Maynes bus tours – meet the Pentland Ferry

Pentland ferries

Northlink ferries

Walks and adventures for children and dogs

The Fairy Glen at Latheronwheel is an enchanting place for smaller children and it’s a wonderful short sniff walk for your dog, through the woods and by the river up the strath.

Dunnet Forrest is the perfect walk when the wind gets up. A fabulous sniff walk for your dog, with statues for children to spot as you walk through.

Histories and mysteries

Castle Sinclair Girnigoe is a ruined castle perched on a sea-stack, with a bloody history of men and women who’d have been right at home in Game of Thrones.

Castle Sinclair Girnigoe
Castle Sinclair Girnigoe

Camster Cairns is just one of a series of neolithic places to explore, but probably the most atmospheric. See the website for the full trail.

Brochs are mysterious towers from Scotland’s dark ages – were they fortresses, or were they farms? Find out more at the Caithness Broch Project.

Ousdale Broch is down a steep hill overlooking the sea.

Dunbeath Broch is at the end of a walk of about a mile up Dunbeath Strath. A great way for kids to stretch their legs and dogs to sniff to their hearts’ content.

Jake in Dunbeath Strath
Jake in Dunbeath Strath

Ardvassal Broch is in the middle of a wood in someone’s garden! (The house is private, so please don’t go father than the broch).

Big open beaches

Every beach is wonderful, and every one is different. It seems simplest to say where to park, and let you discover them yourselves.

Horse on Dunnet Beach
Horse on Dunnet Beach

The best walks with your best friend

All of the walks and beaches above are favourite of our dogs, and here are a couple more they love.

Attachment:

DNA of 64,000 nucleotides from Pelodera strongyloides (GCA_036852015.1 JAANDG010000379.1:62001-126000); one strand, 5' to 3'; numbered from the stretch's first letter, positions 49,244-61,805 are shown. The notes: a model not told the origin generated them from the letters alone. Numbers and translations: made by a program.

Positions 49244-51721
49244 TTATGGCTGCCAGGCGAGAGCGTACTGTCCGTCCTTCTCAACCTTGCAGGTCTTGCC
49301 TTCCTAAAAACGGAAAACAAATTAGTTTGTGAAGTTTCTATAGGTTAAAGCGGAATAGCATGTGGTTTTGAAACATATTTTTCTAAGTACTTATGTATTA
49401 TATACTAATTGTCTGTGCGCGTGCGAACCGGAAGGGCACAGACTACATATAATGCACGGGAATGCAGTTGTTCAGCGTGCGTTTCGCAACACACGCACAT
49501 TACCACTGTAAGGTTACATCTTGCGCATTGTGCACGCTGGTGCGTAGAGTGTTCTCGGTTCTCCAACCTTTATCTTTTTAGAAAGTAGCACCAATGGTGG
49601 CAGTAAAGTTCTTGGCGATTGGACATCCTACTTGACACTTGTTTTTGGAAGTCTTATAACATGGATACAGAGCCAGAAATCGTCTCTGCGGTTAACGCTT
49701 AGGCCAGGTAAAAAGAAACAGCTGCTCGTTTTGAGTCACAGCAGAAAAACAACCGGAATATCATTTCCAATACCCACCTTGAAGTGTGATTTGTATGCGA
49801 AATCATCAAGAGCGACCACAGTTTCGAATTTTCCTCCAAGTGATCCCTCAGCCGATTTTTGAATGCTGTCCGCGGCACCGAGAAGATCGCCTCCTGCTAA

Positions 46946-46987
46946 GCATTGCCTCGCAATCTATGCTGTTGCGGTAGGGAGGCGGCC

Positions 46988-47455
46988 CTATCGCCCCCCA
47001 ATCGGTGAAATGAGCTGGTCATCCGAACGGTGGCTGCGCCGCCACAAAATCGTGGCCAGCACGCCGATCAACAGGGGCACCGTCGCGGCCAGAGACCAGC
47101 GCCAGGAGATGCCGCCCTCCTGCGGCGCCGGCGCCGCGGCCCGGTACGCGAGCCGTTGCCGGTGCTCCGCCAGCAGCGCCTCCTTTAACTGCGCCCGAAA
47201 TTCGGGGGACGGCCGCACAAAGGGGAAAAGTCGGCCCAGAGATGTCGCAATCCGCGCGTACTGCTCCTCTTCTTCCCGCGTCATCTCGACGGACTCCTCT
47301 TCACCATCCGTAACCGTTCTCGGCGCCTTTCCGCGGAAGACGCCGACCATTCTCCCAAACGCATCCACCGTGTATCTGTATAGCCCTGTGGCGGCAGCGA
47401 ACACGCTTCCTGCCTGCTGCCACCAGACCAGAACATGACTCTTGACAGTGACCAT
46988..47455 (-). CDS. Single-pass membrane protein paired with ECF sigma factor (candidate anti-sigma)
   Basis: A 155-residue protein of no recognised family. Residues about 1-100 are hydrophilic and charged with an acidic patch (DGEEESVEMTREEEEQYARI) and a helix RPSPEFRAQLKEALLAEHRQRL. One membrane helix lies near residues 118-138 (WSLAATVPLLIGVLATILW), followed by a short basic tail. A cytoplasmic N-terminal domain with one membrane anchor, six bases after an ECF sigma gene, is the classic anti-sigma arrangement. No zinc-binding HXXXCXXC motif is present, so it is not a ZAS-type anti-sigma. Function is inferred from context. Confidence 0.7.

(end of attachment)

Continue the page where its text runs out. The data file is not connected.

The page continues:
The Big Burn is in Golspie, so it’s in Sutherland. But it’s such a good walk up the strath to some waterfalls that it’s a perfect stop on the way to Caithness.

Rumster Forrest is an out of the way walk which is magical on a summer evening. Watch out for fungi.

There is just so much here –  For example, I haven’t mentioned Whaligoe Steps (w3w: ///, Badbea Clearance Village (w3w: ///songbook.bitter.doormat),  Achavanich Stone Circle (w3w: ///chase.folders.expecting), Duncansby Stacks (w3w: ///playoffs.boils.teaspoons), Dunnet Head lighthouse (w3w: ///decorate.blockage.grab), our own Noss Head lighthouse (w3w: ///flannel.packages.clarifies), or the Unknown sculpture in Borgie Glen, which is in Sutherland, but is not to be missed (w3w: ///film.waggled.chemistry).

You’ve come a long way! Get out of your vehicle, stretch your legs and your back, and explore Caithness!

About me

BenMy name is Ben, and I fell in love with Caithness when we saw a lighthouse cottage for sale at Noss Head. We welcomed our first guests to the Lighthouse Keeper’s Cottage in September 2018.

I love helping others enjoy this wonderful place, so writing this post has been a pleasure for me. We live next door, and welcome couples, families and children and dogs for restful breaks and family adventures.